Tunde Adekiyesi



Residents Against Racism highlighted the case last year of Tunde Adekiyesi, who was arrested at Dublin Airport for apparently having no ID, and as a result appeared in District Court on December 8th, 2000, charged under the Illegal Aliens Act, 1935. Tunde, who works at Dublin Airport packing in-flight meals, is also studying law at the Dublin Law School. Tunde did nothing wrong when he arrived at the Airport to meet a friend. As his friend didn't arrive, Tunde enquired at the information desk, where they told him to go to immigration.

"They told me to go to immigration, to ask themÉThere was an immigration officer there who started questioning me, asking me where I came from, to show him proof of my identity. I showed him all these cards [an ISIC card, Dublin School of Law student card, CIE travel card, EHB medical card, Dublin Airport employee's ID card]ÉBut the immigration officer said they weren't enough. He asked me if I was an asylum seeker or a refugee. I told him I was an asylum seeker. He said: "Go back to Nigeria. We don't want you here."

Tunde was subsequently taken by the police to a garda station where he was charged, in a trumped-up case. As the Irish Examiner's Katherine Smyth notes:

'His arrest was not an isolated one. Dublin solicitors confirm an escalating number of charges connecting asylum seekers and identity papers, all brought under the Illegal Aliens Act, 1935.'
['Asylum seekers plagued by legally questionable ID arrests' The Irish Examiner,

Thursday 4th January, 2001].

In our Winter 2000 edition of RAR Report, where we highlighted Tunde's case, we stated that 'he (Tunde) had plenty of ID, and his refugee card was in his car two minutes walk awayÉthis case is a stupid waste of time, and was just an excuse for racist abuseÉ'

Indeed, an investigation by Residents Against Racism can reveal that ONE immigration official appears to be associated with, or involved to varying extents, in a worrying number of such cases. Irish people may not want to admit it, but objective evidence (i.e. not just the opinion of Residents Against Racism, the Anti Racism Campaign, or others) points to some level of institutionalised racism within the ranks of the Gardai and immigration police. According to the Irish Refugee Council, there have been six similar cases to Tunde's, where asylum-seekers and registered aliens have been arrested for apparently having no ID, and in each of these instances, they resulted in VICTORIES FOR EACH DEFENDANT.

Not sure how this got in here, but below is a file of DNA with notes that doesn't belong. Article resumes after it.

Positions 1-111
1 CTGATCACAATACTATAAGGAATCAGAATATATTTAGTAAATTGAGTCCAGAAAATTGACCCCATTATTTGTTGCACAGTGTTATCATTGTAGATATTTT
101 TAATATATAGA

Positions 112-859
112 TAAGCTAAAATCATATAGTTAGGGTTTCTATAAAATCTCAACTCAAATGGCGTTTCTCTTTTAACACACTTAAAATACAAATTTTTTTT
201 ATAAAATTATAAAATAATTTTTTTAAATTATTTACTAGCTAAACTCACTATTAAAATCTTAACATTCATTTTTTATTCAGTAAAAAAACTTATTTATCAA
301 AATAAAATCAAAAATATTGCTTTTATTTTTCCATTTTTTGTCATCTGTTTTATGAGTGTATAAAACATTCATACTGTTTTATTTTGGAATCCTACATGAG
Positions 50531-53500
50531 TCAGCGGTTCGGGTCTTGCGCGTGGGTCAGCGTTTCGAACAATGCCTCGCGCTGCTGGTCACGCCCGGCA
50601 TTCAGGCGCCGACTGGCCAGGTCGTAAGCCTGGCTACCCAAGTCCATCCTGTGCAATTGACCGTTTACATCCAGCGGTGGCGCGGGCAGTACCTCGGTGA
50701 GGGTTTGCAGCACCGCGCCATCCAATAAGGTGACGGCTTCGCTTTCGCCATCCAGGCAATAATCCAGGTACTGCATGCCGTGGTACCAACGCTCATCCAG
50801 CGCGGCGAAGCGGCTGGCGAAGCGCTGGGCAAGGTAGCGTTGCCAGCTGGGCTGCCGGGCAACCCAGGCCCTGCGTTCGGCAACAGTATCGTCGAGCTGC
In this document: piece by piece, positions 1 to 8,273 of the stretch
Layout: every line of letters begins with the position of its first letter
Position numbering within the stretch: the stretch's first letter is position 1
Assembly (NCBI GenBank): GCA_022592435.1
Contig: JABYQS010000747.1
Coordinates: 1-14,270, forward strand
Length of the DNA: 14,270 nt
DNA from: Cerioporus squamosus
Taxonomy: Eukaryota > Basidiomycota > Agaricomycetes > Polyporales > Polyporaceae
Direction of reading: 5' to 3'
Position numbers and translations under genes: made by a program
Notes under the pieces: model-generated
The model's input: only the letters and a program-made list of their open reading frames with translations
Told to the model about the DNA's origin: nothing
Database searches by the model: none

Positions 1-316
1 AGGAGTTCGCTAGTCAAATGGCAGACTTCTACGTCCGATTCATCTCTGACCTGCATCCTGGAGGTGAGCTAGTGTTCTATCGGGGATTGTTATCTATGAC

As Katheryn Smyth notes: 'None of the solicitors defending asylum seekers has lost a case. Nor are they aware of any successful prosecutions under the [1935] Act.'

Residents Against Racism will continue to monitor the activities of the immigration police. As the first point of contact with asylum-seekers and refugees coming to our country, it is vital that they have an adequate training, awareness and skills relevant to dealing with different ethnic and cultural groupings. Worryingly, it appears that the Department of Justice still fail to acknowledge, much less DO SOMETHING about this problem.